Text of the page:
The Delhi High Court recently announced the verdict in the TenXC case/cases . We have earlier blogged about the case here and here. As expected, the interim injunction granted to the patentee, TenXC was vacated and the defendants were allowed to keep accounts till the time final verdict is announced; the patent has not been declared to be invalid. This decision has clarified quite a few issues in Indian patent law and at the same time raised a few issues related to the practice at the Indian Patent Office (IPO).
Justice Midha, in this lucid judgment, reasoned: “At this stage, this Court is not expected to and has not examined the challenge in detail to arrive at a definite finding on the question of validity of the patent which shall be examined at the time of trial. However, this Court is satisfied that the challenge made by the defendants is substantial, tenable and credible.”
This post provides a brief overview of the decision and discusses a few practice pointers arising from this judgment related to reasons for allowance, and PCT practice. In its decision, the Court opined that the defendants raised a credible challenge to the validity of the patent by raising pertinent issues re patentability. The issues included grounds under section 3(d) [mere use of a known substance; under section 3(f) [mere arrangement of kn own devices; invention lacked novelty in view of art cited by the defendants; invention lacked an inventive step; invention was obvious to one of skill in the wireless telecommunication. The Court listed several factors that led to the conclusion that the defendants raised a serious challenge to the validity of the patent. These factors included:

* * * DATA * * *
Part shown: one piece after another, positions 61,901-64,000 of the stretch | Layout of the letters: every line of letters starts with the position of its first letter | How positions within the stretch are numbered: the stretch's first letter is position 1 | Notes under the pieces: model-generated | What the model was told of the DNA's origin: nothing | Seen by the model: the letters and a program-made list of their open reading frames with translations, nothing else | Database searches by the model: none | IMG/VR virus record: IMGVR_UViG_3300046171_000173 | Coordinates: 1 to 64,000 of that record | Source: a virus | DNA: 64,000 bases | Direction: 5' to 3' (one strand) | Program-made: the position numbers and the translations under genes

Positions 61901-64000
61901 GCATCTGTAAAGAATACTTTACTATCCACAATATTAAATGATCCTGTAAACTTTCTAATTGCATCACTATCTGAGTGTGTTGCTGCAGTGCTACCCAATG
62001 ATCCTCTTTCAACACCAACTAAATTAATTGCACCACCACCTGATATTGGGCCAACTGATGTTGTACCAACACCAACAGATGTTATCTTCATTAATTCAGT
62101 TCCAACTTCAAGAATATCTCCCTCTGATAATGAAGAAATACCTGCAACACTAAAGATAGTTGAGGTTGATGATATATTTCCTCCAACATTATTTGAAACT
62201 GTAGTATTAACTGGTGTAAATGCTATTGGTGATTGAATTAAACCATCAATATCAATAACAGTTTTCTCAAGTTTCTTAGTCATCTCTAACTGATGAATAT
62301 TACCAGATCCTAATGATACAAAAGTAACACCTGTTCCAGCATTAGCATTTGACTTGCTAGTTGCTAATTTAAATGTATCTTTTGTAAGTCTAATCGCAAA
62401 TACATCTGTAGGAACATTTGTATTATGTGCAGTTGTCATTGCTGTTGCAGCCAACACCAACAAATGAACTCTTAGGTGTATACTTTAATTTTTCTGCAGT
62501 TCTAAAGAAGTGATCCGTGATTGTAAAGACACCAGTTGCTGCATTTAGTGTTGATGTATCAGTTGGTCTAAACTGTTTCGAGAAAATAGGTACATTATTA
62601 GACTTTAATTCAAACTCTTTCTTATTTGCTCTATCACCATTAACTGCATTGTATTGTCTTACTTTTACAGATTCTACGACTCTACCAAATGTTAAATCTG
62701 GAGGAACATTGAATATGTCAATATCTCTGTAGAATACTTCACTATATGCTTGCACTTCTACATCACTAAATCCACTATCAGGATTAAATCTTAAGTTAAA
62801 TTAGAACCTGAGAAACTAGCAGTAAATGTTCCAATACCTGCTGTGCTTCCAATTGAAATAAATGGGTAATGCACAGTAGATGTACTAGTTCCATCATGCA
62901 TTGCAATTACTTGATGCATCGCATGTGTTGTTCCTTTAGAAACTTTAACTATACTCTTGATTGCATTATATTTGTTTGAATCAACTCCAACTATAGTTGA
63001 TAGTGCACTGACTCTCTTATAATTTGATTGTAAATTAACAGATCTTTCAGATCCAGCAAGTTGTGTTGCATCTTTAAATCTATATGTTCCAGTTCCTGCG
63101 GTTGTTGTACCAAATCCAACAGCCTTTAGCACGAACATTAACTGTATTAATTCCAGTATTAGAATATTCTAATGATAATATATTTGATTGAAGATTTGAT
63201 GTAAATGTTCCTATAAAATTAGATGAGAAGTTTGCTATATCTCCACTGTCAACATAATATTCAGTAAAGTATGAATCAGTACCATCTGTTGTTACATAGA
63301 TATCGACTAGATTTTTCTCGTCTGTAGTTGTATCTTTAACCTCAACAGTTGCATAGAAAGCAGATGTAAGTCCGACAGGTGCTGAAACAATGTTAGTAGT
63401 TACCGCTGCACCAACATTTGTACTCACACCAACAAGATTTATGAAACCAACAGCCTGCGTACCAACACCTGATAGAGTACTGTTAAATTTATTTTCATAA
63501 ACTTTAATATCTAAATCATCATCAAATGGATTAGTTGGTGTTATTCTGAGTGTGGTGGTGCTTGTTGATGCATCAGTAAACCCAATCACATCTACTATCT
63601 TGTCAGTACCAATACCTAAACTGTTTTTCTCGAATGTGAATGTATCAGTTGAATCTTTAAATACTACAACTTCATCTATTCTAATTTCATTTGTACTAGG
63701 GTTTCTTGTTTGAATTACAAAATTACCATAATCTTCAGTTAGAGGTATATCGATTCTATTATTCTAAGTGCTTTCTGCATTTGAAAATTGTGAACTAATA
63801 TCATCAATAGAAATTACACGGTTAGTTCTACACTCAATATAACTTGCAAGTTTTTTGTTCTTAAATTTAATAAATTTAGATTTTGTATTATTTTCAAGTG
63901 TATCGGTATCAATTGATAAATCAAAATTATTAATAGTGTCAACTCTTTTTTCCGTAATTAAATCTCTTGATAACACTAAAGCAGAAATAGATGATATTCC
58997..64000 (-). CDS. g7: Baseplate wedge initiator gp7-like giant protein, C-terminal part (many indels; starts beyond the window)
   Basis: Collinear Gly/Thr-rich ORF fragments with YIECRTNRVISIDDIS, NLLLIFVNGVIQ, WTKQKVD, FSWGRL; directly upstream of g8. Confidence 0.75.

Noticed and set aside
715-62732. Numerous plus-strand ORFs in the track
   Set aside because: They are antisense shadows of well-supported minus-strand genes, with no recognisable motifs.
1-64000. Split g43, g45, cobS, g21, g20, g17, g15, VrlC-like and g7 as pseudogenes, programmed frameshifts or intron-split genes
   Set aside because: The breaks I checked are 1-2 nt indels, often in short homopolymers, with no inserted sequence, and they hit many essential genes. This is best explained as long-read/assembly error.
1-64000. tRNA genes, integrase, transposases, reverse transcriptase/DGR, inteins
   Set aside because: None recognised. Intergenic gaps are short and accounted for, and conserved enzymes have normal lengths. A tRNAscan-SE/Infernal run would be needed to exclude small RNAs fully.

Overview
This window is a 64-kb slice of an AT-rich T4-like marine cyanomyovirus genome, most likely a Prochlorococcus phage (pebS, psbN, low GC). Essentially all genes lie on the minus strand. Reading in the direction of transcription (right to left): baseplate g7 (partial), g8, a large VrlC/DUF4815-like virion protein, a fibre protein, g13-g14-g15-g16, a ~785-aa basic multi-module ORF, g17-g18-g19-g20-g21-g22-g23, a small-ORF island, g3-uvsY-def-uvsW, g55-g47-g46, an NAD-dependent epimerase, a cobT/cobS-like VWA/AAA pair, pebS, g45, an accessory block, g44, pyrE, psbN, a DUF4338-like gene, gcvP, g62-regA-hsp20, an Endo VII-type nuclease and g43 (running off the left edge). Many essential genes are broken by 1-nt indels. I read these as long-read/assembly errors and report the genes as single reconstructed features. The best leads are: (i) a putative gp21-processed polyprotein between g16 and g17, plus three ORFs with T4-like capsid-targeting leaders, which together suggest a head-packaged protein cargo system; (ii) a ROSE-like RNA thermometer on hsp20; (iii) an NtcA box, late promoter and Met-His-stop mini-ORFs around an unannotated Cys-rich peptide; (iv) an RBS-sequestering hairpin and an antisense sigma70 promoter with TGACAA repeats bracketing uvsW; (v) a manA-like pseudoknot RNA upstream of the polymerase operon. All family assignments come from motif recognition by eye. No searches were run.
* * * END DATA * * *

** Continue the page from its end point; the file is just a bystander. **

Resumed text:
i. Patent office did not conduct any investigation under Sections 12 and 13 of the Act to ascertain the novelty and inventiveness of the claimed invention;
ii. Patent Office did not examine whether the invention falls under any of the categories of non-patentable inventions under Sections 3 and 4 of the Act;
iii. No valid publication;
iv. Amended application was neither published under Section 11A of the Act;
v. Patent granted on 9th June, 2010 by a non-speaking order and no finding recorded in the order to the effect that the claimed invention is novel and innovative; had not been anticipated by any previous publication or prior claim and that it does not fall in the category of non-patentable inventions under Section 3 and 4 of the Act;
vi. The plaintiffs did not disclose the Canadian Application No.2645740 to the Indian Patent Office which is violative of Section 8 of the Act and a ground for revocation under Section 64(1)(m) of the Act;
vii. The Patent Office has granted the patent to the plaintiffs in undue haste without following the due process of law;
viii. The plaintiffs patent is a recent one. The patent was granted on 9th June, 2010 and the suits were instituted on 22nd September, 2010, i.e., within four months;
ix. The plaintiffs contention that the Patent Office is not required to carry out the mandatory investigation and search under Sections 12 and 13 of the Act in respect of the PCT applications is not convincing. Sections 12 and 13 of the Act are mandatory;
x. The International Search Report issued by World Intellectual Property Organization in respect of PCT application is not binding in view of Article 33(1) of the Patent Cooperation Treaty, which provides that the object of the International Preliminary Examination is to formulate a preliminary and nonbinding opinion. Article 35(2) of the PCT provides that the International Preliminary Examination Report shall not contain any statement on the question whether the claimed innovation is patentable or not according to any national law;